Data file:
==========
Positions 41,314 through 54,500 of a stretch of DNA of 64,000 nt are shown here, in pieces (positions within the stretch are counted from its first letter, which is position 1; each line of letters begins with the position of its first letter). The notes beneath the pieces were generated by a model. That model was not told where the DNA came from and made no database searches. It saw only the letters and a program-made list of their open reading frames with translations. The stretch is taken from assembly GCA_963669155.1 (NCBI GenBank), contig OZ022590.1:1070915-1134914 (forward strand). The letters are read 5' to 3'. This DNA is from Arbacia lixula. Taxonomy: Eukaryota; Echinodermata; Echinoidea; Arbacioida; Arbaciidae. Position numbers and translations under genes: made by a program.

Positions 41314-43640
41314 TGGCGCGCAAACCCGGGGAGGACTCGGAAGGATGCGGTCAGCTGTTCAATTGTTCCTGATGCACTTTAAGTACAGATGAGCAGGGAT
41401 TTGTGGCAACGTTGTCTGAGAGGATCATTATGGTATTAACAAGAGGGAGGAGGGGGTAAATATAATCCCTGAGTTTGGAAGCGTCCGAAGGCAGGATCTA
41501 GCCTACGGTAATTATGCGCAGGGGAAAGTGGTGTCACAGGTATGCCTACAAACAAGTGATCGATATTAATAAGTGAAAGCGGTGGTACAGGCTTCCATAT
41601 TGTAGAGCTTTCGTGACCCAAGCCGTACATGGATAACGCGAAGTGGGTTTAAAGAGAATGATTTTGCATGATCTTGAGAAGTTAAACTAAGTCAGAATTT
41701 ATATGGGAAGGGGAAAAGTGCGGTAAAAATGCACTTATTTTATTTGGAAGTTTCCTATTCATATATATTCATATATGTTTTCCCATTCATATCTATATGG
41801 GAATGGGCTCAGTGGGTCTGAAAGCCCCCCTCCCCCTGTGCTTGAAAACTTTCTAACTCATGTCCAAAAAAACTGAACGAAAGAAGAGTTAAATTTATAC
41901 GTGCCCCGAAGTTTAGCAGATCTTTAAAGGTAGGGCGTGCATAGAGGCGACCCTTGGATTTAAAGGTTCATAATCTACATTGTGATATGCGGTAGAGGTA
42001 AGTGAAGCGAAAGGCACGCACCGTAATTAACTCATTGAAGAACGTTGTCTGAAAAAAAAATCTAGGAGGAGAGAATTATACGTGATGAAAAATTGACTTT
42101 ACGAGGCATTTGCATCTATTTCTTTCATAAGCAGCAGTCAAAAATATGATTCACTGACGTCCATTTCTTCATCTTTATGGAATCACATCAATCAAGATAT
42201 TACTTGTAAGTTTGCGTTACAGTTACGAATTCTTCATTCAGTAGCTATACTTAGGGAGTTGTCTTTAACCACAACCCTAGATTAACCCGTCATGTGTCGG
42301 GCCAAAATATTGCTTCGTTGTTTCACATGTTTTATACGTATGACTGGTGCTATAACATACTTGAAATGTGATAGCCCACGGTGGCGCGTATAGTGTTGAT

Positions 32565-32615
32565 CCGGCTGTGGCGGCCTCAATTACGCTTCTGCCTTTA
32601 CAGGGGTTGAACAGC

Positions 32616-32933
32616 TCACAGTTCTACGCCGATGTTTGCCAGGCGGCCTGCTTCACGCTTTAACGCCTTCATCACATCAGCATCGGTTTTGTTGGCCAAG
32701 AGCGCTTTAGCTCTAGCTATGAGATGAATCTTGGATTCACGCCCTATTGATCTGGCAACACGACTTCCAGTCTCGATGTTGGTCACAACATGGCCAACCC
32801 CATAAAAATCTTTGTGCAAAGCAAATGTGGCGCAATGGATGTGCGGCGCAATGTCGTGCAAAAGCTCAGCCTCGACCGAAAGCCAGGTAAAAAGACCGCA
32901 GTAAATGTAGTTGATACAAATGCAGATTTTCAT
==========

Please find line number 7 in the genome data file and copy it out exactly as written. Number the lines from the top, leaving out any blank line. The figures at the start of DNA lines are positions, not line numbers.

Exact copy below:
41701 ATATGGGAAGGGGAAAAGTGCGGTAAAAATGCACTTATTTTATTTGGAAGTTTCCTATTCATATATATTCATATATGTTTTCCCATTCATATCTATATGG